Pre war there was*:
▪ Zenzaburo Akazawa (born 1920) since 1933
▪ Masahiro Hashimoto (born 1910) since 1931
▪ Takuma Hisa (1895--1980) since 1934
▪ Noriaki Inoue (1902--1994) since c.1921, nephew of Morihei Ueshiba
▪ Ikkusai Iwata (born 1909) since 1930, 9th dan Aikikai
▪ Hisao Kamada (1911--1986) since 1929
▪ Minoru Mochizuki (1907--2003) since 1930, 10th dan (received from the International Martial Arts Federation)
▪ Aritoshi Murashige (1895--1964) since 1931
▪ Gozo Shioda (1915--1994) since 1932, founder of the Yoshinkan Aikido
▪ Rinjiro Shirata (1912--1993) since 1933, 9th dan
▪ Isamu Takeshita (1869--1949) since c.1925
▪ Kenji Tomiki (1900--1979) since 1926, was the first 8th dan awarded in aikido in 1942.
▪ Shigemi Yonekawa (1910--2005) since 1933
▪ Tsutomu Yukawa (1911--1942) since 1931
Ellis mentioned Takuma Hisa, Chris Moses likes to mention Noriaki Inoue, nobody has mentioned Ikkusai Iwata (We don't seem to hear much about him even though he was active in the Aikikai up until a ripe old age . . . any body know why? Peter, thoughts?), Minoru Michizuki has been mentioned as has Gozo Shioda, Rinjiro Shirata hasn't been talked about, Kenji Tomiki has been listed, I didn't list the others because I don't think they were significantly active after the war. (Please correct me if I'm wrong.)
All of these individuals were students of O-sensei prior to, or at, the time that Budo Renshu recorded a sampling of techniques being studied and I would be very surprised if all of the students listed above weren't familiar with its contents (It was a broad sampling but by no means comprehensive), I know one did.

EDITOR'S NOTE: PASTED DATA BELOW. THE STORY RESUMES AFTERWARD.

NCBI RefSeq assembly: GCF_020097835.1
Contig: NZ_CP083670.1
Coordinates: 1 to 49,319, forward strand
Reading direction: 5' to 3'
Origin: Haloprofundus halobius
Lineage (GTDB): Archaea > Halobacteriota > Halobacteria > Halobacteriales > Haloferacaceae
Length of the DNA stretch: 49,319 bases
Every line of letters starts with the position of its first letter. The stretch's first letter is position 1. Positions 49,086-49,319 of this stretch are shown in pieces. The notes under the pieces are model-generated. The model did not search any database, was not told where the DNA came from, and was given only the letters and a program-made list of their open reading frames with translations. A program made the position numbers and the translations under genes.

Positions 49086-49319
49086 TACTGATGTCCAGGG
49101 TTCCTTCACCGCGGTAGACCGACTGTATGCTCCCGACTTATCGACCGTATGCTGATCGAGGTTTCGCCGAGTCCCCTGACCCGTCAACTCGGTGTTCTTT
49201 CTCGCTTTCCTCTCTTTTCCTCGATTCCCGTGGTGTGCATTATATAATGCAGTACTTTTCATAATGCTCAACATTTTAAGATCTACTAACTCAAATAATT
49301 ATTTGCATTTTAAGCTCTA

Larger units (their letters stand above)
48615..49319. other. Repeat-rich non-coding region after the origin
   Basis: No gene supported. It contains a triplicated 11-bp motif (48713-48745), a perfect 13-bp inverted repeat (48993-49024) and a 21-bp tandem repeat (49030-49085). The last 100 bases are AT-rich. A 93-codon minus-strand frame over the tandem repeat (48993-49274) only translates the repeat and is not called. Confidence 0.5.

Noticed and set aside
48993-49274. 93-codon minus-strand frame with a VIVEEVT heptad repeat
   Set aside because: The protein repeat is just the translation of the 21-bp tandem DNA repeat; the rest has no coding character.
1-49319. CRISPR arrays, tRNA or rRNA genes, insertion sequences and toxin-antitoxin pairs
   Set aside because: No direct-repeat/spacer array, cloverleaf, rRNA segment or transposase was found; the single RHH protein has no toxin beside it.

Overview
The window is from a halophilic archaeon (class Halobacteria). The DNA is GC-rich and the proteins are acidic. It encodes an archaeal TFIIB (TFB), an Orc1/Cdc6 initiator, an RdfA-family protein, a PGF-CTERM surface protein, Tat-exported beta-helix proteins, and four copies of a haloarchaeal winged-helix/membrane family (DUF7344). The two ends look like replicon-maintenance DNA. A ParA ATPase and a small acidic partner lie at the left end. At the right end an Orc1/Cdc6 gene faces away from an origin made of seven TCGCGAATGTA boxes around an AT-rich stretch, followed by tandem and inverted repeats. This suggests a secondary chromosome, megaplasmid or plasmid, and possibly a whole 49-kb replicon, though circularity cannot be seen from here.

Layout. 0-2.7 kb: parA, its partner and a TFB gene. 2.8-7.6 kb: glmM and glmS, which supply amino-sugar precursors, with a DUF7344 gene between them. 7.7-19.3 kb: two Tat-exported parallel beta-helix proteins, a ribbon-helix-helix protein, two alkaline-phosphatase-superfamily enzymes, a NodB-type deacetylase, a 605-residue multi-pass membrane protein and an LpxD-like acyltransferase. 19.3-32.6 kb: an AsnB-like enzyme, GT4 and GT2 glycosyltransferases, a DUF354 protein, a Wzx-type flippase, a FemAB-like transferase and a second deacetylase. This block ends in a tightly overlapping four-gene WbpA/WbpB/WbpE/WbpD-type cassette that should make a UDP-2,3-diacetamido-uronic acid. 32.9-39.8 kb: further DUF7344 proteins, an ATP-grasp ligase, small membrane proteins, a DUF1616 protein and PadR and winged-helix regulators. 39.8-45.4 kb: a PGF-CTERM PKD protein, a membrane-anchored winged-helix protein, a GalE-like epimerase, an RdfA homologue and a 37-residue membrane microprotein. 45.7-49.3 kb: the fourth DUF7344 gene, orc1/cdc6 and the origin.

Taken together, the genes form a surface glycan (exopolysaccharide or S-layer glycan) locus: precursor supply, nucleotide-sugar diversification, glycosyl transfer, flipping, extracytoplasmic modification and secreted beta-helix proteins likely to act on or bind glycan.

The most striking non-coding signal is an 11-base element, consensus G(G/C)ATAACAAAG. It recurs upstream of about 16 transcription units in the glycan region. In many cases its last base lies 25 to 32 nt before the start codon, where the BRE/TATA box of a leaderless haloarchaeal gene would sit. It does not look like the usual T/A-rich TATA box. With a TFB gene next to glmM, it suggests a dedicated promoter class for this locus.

Another very valuable historical and marker for O-sensei's pre-war waza are the Noma dojo pictures. This is, reportedly, a huge collection of photographs many of which haven't been published. This collection poses several problems however. 1. There is limited access. (I only know of one individual, outside the Ueshiba family, that has access to them all. But things can change, and, I could be wrong here.) 2. The photos are in disorganized jumble. 3. It will take a a person with knowledge of (that period's) Daito Ryu, and (that period's) Ueshiba's practice to best be able to "connect the dots." (Given the present topic of conversation, I think we can see the problem finding living individuals that satisfy those criteria.) 4. Given all of the above, it will still take a significant amount of time to accomplish the task.
*According to a list found on this page: http://en.wikipedia.org/wiki/Morihei_Ueshiba
Yeah, I'm lazy!